Pakistani rockets kill 45 Afghans, Taliban say


At least 45 civilians, including women and children, have been killed in airstrikes and artillery shelling by Pakistani forces along its border with Afghanistan, local Taliban officials said on Saturday.

The attacks were carried out overnight in the Khost and Kunar provinces in eastern Afghanistan, in the border areas between the two neighboring countries.

In Khost province, at least 40 civilians were killed and 20 wounded after jets bombed four villages in Seperah district overnight, a Taliban official who declined to be named said.

The victims are civilians from three families who emigrated from the neighboring Pakistani region of Waziristan after a military operation there several years ago, the official added. Twenty-nine were from one family, he said.

In Kunar, Pakistani forces have been shelling the area with heavy artillery for the past three days in Marwara, Shelton and Nari districts, the acting provincial head of the Pakistani information and culture department told Deutsche Press-Agentur (dpa). Taliban, Najibullah Hanif.

Five civilians, including children, were killed and one wounded in the attacks on Friday night, it said.

Islamabad did not confirm whether it had carried out the attacks.

On Friday, seven Pakistani soldiers were killed in an ambush in the country’s North Waziristan tribal region. Pakistan’s newly elected Prime Minister Shehbaz Sharif warned of retaliation.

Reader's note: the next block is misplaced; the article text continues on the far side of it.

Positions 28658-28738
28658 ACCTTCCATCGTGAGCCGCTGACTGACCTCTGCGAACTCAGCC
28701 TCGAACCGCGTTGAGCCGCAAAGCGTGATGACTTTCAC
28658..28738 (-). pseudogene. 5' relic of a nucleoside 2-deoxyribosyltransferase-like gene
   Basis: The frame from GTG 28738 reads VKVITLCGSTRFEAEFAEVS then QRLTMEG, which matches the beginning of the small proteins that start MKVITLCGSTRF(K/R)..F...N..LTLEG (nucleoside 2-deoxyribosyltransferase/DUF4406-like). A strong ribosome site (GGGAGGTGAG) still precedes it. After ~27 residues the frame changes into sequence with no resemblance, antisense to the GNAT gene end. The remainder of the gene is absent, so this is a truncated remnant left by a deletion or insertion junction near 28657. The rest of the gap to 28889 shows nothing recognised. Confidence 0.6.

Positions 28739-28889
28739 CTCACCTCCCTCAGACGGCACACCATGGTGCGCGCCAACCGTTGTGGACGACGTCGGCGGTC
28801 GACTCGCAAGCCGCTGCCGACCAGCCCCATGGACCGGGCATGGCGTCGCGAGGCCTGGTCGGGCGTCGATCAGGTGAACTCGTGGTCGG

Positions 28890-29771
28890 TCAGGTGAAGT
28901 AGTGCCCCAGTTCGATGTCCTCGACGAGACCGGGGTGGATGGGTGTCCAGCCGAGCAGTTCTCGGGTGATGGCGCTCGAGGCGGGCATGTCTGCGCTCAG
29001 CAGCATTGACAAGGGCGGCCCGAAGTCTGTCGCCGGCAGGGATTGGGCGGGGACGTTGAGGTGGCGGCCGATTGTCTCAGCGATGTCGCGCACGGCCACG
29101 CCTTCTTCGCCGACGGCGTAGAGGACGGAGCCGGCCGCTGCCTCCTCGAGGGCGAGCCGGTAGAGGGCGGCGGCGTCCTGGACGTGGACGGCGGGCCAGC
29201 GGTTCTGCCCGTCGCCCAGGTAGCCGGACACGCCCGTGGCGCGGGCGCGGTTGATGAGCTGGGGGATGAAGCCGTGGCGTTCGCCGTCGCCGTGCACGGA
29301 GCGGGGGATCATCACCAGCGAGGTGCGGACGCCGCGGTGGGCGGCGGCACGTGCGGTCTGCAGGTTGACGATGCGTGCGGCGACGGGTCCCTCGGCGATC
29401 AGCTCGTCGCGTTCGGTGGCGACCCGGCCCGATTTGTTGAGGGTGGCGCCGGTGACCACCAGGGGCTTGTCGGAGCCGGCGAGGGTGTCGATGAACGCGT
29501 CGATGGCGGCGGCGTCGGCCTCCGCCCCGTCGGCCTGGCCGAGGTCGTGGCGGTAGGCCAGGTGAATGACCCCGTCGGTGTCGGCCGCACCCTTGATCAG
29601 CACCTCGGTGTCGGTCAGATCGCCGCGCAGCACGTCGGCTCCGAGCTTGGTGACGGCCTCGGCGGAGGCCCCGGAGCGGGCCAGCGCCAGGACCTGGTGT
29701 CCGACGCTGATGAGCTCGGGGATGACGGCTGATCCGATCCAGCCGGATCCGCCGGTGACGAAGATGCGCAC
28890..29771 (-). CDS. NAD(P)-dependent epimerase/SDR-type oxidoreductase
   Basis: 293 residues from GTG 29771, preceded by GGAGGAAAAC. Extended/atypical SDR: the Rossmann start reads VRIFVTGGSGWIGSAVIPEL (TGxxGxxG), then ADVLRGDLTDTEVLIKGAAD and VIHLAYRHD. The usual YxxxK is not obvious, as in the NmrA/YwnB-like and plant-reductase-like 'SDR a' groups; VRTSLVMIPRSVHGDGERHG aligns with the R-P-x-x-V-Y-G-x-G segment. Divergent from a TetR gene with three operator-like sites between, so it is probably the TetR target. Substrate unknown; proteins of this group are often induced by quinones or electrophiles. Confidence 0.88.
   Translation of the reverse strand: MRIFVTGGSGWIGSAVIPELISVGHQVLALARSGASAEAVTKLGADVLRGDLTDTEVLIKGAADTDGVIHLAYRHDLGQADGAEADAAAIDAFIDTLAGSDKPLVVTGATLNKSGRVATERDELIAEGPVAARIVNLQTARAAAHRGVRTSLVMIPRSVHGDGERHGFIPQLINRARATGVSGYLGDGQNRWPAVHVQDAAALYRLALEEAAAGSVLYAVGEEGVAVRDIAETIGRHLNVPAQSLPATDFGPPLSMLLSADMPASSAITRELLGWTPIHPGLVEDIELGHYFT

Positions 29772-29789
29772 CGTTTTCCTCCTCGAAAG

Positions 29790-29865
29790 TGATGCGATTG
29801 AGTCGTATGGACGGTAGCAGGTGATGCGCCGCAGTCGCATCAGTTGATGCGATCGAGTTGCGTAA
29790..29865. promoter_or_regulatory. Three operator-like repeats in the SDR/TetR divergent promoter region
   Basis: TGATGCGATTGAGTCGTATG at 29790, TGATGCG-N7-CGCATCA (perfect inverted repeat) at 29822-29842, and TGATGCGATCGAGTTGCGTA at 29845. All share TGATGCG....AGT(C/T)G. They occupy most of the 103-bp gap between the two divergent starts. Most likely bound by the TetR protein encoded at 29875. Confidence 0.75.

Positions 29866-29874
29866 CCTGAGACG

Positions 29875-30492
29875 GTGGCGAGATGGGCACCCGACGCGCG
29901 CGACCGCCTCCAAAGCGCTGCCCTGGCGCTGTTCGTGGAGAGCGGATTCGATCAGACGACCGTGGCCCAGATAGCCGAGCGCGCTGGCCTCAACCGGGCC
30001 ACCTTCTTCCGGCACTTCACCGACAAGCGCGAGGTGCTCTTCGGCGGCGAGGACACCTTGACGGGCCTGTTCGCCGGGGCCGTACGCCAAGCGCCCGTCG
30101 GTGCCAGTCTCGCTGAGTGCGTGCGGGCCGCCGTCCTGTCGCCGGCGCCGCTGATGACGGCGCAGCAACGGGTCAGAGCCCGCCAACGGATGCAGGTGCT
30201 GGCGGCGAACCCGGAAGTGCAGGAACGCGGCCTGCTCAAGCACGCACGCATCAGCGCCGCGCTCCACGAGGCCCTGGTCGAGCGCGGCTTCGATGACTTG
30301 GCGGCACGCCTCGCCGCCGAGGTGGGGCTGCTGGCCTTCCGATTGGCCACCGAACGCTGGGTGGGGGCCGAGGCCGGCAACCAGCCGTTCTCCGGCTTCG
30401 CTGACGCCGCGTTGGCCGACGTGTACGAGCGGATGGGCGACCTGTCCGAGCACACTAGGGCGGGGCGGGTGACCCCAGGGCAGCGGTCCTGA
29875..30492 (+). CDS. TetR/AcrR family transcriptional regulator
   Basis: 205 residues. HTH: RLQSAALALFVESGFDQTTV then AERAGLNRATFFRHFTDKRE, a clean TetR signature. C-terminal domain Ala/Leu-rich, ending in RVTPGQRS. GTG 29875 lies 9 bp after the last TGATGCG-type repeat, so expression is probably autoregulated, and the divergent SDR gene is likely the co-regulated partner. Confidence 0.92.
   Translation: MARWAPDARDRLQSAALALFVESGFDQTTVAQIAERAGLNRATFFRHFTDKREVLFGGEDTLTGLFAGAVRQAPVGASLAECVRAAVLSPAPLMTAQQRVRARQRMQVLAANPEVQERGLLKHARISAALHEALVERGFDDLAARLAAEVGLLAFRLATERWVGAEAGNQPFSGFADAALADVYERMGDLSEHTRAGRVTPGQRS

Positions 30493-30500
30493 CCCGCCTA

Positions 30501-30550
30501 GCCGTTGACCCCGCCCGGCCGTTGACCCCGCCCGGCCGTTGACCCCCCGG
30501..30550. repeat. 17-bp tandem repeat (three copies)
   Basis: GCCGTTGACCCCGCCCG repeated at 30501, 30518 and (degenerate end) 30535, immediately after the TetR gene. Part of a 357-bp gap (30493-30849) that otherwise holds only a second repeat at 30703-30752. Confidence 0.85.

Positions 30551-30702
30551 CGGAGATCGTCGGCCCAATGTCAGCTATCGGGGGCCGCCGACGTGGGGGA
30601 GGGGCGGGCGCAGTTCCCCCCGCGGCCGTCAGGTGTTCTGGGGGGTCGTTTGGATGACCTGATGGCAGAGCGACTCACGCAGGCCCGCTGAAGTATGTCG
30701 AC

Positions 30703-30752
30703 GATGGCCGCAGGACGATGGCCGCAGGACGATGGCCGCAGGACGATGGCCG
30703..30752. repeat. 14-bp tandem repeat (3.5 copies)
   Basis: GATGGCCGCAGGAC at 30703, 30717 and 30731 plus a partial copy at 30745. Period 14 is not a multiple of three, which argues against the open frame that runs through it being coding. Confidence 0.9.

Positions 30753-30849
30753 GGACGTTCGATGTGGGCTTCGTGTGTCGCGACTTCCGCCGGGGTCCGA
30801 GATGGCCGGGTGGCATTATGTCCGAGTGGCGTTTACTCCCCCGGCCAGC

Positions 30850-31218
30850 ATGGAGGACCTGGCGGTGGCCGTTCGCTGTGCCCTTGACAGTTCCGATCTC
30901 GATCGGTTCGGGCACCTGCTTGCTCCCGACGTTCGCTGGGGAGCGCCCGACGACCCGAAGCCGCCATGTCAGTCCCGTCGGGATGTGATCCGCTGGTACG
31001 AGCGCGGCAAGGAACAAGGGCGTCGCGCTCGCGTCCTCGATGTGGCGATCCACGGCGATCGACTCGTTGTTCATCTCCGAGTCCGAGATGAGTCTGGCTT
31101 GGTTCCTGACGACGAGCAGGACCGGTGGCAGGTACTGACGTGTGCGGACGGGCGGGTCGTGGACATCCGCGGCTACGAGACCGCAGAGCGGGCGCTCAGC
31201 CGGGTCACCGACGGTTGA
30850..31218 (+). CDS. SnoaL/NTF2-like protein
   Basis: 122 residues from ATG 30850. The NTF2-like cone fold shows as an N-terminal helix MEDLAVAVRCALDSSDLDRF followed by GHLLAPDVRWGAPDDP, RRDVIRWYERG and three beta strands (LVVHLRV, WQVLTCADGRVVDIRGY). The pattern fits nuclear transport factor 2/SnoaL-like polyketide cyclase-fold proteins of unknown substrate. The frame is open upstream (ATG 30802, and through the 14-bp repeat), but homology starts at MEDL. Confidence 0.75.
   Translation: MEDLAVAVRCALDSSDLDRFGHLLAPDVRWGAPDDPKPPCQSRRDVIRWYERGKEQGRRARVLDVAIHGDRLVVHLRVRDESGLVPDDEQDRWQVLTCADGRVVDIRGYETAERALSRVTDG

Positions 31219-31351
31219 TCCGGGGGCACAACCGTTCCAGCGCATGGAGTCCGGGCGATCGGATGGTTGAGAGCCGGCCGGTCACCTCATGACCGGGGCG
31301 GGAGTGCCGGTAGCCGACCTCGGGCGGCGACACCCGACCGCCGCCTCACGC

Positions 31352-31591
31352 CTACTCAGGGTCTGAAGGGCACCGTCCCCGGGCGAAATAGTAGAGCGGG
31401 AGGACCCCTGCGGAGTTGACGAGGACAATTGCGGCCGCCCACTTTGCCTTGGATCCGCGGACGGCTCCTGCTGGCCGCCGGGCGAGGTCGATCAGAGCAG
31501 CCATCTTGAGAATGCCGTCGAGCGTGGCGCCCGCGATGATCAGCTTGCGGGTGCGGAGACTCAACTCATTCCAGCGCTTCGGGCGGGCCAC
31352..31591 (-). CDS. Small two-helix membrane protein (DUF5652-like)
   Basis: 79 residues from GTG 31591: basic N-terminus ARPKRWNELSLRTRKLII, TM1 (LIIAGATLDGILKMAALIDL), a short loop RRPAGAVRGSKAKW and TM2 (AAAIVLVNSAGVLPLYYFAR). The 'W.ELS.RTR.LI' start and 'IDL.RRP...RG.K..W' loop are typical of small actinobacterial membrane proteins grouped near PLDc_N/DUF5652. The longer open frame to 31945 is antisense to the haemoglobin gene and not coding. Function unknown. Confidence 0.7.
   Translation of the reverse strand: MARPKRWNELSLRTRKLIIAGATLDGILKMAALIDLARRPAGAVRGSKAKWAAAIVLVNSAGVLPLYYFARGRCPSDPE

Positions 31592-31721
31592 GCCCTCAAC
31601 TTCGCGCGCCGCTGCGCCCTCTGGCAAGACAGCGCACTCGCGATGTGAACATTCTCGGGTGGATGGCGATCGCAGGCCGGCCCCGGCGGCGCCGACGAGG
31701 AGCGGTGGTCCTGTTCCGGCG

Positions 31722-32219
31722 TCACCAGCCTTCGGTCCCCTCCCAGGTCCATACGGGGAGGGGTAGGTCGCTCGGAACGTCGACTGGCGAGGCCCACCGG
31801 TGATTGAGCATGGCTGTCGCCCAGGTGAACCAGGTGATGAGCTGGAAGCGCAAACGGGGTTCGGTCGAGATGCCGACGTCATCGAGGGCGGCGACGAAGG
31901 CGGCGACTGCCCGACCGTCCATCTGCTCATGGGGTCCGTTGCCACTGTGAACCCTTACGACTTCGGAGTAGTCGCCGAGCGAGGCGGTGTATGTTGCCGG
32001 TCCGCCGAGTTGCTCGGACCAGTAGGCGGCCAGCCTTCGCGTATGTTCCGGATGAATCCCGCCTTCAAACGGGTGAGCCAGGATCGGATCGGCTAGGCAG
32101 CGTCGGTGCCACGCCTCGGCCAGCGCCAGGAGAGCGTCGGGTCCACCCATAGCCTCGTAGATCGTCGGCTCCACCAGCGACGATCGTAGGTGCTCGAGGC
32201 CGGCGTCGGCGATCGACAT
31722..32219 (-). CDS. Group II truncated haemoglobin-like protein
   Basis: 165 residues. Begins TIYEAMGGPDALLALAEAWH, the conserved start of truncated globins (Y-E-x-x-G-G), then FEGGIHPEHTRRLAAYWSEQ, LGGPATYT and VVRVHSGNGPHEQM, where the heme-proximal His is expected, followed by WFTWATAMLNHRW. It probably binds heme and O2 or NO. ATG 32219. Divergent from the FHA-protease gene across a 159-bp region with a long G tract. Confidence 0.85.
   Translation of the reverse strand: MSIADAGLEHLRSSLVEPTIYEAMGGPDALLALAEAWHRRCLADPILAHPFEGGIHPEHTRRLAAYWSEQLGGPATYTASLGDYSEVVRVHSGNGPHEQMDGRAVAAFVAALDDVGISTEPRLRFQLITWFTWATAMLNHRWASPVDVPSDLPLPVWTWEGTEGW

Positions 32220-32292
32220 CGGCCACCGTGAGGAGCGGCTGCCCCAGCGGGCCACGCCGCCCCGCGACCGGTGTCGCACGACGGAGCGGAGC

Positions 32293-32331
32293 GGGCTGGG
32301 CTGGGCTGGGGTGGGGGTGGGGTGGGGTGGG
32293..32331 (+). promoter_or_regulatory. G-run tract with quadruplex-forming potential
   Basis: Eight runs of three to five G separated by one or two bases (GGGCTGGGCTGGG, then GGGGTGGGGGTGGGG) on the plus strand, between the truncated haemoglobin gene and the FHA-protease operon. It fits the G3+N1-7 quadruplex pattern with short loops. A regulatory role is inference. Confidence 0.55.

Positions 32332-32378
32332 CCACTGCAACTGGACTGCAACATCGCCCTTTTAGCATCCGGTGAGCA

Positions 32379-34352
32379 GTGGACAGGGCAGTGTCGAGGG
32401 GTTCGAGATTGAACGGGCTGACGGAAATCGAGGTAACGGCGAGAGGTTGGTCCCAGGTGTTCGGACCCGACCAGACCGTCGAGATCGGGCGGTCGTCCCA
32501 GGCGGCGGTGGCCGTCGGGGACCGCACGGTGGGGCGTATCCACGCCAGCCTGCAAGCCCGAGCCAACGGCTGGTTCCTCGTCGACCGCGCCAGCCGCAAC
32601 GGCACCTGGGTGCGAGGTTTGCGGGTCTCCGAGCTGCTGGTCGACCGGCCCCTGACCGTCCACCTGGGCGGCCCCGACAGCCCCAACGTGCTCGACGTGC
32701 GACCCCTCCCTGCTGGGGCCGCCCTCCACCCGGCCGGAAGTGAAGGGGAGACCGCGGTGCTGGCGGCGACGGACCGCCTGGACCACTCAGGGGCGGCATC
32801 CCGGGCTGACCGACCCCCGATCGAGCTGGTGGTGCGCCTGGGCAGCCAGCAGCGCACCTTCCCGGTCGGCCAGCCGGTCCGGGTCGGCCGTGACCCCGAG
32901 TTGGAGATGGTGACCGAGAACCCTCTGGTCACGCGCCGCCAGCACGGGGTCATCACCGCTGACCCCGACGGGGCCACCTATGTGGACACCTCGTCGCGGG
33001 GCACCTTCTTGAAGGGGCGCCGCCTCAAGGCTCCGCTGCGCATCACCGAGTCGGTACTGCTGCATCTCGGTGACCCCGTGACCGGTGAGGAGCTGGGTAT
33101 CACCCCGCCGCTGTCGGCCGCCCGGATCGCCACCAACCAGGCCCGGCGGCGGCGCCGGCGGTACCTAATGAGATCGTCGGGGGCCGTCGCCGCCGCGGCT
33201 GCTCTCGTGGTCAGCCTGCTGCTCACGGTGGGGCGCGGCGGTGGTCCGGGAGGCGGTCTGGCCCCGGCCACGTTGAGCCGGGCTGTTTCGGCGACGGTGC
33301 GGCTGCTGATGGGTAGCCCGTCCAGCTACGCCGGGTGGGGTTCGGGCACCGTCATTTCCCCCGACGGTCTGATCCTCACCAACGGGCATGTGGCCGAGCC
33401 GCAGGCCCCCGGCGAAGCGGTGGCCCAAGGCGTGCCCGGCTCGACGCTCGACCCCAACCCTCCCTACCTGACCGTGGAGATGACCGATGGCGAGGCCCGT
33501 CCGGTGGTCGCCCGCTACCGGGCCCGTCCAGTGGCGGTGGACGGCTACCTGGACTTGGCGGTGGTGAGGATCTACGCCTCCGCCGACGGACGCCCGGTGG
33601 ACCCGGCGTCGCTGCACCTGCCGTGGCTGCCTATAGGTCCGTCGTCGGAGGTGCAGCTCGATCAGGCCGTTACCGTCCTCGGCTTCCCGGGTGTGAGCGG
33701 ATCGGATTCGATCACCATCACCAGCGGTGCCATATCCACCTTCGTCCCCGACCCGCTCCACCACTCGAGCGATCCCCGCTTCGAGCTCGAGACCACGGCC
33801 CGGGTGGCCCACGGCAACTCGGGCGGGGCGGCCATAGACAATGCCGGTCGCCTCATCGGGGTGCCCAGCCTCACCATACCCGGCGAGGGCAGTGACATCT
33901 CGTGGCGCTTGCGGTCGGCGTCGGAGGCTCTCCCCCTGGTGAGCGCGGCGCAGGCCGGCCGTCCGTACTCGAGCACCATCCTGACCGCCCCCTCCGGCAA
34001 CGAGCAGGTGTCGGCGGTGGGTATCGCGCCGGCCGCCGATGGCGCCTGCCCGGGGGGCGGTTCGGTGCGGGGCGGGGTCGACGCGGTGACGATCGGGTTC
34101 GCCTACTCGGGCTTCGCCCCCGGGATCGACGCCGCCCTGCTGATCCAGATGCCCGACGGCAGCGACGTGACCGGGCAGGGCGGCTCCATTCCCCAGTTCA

Tehreek-e-Taliban Pakistan (TTP), a militant group closely affiliated with the Afghan Taliban, operates in the border areas between the two countries. The group has increased its attacks since the Taliban regained power in Afghanistan in August last year.

The Foreign Ministry in Kabul summoned the Pakistani ambassador to protest against the night strikes.

In a statement, the ministry warned Pakistan that such acts would damage relations between the two neighboring countries.

The Sabah Daily Newsletter

Stay up to date with what is happening in Turkey, your region and the world.


You can unsubscribe at any time. By signing up, you agree to our Terms of Use and Privacy Policy. This site is protected by reCAPTCHA and the Google Privacy Policy and Terms of Service apply.



Source link

Leave a Comment